The "Speech Jammer" is a silly little tool that can easily turn even the most eloquent of speakers into a babbling mess. It works by listening to your own words and then repeating them back to you with a very slight delay. A difference of a few tenths of a second is enough to trip up the feedback loop between your voice and your ears – with some hilarious results.

The EPFL experiment suggests that similarly "jamming" the feedback loop between your body awareness and your sense of touch can have drastic consequences too – you may start to feel the presence of up to four people other than yourself.

Researcher Giulio Rognini and colleagues began by analyzing the brains of 12 patients with neurological disorders who have reported experiencing such "apparitions" (curiously, all coming from behind). By comparing their MRI brain scans with a control group they confirmed that the apparitions were a result of lesions in the frontoparietal cortical region of the brain, associated with bodily self-consciousness and sensorimotor skills.

Analysis of lesion overlap between 12 subjects who experienced apparitions, on the left, with a control group, on the right (Image: Current Biology)
Analysis of lesion overlap between 12 subjects who experienced apparitions, on the left, with a control group, on the right (Image: Current Biology)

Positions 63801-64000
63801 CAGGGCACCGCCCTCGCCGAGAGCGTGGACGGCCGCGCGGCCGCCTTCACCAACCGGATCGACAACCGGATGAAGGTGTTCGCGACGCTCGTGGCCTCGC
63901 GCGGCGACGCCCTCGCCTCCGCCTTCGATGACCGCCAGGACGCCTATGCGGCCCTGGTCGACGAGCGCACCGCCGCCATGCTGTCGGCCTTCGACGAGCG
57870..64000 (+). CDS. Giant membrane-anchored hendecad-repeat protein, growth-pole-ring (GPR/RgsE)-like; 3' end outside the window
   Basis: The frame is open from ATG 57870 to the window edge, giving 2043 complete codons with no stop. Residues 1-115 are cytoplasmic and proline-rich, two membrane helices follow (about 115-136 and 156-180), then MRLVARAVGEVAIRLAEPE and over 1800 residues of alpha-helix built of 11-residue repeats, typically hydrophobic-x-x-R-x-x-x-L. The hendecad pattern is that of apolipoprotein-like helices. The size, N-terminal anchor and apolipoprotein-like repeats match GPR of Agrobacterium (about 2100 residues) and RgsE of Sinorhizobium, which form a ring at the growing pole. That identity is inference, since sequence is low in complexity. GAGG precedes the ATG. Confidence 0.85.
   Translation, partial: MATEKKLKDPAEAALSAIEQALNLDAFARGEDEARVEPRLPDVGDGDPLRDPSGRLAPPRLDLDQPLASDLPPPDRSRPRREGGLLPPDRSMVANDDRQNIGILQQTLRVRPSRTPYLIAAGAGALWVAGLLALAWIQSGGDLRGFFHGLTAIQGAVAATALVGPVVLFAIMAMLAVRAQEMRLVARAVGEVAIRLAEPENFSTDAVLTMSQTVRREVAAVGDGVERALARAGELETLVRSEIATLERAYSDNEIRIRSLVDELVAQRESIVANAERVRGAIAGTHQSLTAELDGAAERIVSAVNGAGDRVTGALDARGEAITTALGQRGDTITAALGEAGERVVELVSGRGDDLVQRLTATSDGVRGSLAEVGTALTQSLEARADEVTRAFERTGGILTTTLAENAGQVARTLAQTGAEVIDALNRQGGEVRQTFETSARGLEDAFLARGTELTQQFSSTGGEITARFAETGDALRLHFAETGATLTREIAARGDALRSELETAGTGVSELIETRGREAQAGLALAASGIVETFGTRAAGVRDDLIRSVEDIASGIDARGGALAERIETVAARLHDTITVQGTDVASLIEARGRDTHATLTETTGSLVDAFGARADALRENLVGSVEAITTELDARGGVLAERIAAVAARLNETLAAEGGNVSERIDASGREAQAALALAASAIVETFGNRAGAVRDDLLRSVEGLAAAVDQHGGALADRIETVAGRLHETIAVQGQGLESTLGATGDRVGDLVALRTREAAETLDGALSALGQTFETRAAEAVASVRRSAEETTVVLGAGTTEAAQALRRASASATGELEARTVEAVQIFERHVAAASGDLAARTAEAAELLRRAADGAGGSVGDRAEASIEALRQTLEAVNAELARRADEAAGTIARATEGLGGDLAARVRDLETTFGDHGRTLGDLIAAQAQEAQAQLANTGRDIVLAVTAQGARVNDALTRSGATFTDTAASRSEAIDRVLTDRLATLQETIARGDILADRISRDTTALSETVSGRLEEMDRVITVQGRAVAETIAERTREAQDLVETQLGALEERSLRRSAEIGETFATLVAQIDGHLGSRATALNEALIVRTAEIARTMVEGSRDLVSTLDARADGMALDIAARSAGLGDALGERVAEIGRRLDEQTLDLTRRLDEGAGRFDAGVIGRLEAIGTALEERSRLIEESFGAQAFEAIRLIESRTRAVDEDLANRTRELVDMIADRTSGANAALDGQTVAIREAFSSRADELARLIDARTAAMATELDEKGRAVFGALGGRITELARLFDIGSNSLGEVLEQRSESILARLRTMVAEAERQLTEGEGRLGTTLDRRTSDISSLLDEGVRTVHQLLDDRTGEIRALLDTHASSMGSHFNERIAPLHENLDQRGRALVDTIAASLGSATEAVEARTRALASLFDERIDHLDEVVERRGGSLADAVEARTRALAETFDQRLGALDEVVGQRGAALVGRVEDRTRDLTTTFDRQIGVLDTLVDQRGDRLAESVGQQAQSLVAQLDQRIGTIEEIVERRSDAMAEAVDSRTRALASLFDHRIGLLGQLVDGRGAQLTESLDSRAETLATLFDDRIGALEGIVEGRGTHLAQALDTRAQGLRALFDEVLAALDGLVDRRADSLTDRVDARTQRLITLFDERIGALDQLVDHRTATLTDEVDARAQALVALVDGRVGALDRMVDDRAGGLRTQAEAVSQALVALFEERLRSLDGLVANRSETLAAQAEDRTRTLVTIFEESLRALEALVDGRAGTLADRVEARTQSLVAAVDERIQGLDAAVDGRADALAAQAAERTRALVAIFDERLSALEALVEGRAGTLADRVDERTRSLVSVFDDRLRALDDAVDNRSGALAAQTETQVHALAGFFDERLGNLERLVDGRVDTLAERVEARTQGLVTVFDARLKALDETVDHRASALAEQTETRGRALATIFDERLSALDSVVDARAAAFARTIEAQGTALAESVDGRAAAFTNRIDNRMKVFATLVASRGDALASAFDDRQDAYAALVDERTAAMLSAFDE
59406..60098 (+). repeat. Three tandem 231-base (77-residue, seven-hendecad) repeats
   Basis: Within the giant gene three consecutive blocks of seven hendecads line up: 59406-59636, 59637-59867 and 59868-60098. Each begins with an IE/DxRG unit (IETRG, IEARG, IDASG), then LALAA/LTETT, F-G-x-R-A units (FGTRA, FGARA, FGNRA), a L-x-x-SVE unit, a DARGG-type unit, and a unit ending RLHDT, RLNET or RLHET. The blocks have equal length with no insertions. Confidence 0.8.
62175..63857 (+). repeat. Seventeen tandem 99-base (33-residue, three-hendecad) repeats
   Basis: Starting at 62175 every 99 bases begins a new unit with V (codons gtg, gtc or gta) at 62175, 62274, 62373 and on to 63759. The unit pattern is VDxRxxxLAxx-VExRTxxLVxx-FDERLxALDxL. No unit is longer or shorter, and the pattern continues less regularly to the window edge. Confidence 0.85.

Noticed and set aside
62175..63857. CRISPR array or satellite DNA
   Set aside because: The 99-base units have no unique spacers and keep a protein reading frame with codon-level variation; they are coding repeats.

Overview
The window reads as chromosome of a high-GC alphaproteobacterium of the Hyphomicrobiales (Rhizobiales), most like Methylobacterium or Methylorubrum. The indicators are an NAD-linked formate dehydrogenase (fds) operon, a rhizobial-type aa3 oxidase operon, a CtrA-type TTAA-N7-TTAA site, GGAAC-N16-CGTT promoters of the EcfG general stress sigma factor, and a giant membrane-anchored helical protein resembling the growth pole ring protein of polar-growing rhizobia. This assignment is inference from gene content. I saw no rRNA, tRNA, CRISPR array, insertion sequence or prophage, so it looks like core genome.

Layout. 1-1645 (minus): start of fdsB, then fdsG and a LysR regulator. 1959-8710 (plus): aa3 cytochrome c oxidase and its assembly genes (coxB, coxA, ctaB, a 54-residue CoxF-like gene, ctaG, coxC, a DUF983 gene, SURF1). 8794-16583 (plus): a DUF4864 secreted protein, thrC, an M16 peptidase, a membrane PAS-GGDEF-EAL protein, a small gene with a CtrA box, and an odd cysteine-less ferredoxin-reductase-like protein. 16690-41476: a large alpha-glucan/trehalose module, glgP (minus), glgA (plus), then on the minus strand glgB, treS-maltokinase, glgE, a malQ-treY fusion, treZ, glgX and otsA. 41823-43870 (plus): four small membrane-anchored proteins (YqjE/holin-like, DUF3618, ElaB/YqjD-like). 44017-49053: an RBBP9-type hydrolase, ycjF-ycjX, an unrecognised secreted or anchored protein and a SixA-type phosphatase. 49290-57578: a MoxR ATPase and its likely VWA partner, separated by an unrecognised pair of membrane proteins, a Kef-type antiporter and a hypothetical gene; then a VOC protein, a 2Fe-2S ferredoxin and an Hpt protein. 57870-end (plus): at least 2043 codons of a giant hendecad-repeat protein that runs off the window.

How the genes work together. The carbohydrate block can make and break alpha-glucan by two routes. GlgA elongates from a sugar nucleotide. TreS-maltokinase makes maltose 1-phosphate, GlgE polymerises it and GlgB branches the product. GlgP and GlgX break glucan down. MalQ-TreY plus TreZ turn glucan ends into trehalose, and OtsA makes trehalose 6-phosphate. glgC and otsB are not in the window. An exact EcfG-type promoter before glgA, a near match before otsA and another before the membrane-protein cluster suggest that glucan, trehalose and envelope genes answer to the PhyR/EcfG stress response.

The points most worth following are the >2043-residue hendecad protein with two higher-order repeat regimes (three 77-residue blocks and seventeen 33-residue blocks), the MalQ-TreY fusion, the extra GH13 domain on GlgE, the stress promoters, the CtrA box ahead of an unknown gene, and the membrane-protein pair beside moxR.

The scientists used these results to set up an experiment designed to send conflicting signals to this area of the brain and create the feeling of a presence even in healthy subjects, in a matter of minutes.

The system they came up with was a robot comprised of two parts: a front arm that is moved around by the subject, and a second one that recreates exactly the same movements of the first, but touching the subject’s back as he or she is blindfolded.

As Rognini and team found out, introducing a slight delay in the back arm "jammed" the feedback loop between body positioning and sense of touch, distorting perception and creating the impression, in healthy subjects, that up to four people separate from themselves had materialized near them.

The participant, blindfolded, moves a robotic arm with his hands; the movements are mirrored on his back, providing tactile feedback with a short delay (Image: Current Biology)
The participant, blindfolded, moves a robotic arm with his hands; the movements are mirrored on his back, providing tactile feedback with a short delay (Image: Current Biology)

"Our brain possesses several representations of our body in space," says Rognini. "Under normal conditions, it is able to assemble a unified self-perception of the self from these representations. But when the system malfunctions because of disease  –  or, in this case, a robot  –  this can sometimes create a second representation of one’s own body, which is no longer perceived as 'me' but as someone else, a 'presence'."

This could help understand the symptoms of schizophrenia, suggesting that these patients are perceiving their own sounds and movements as being generated by someone else. And, say the researchers, it could also help explain why ghosts are present in so many cultures throughout the world.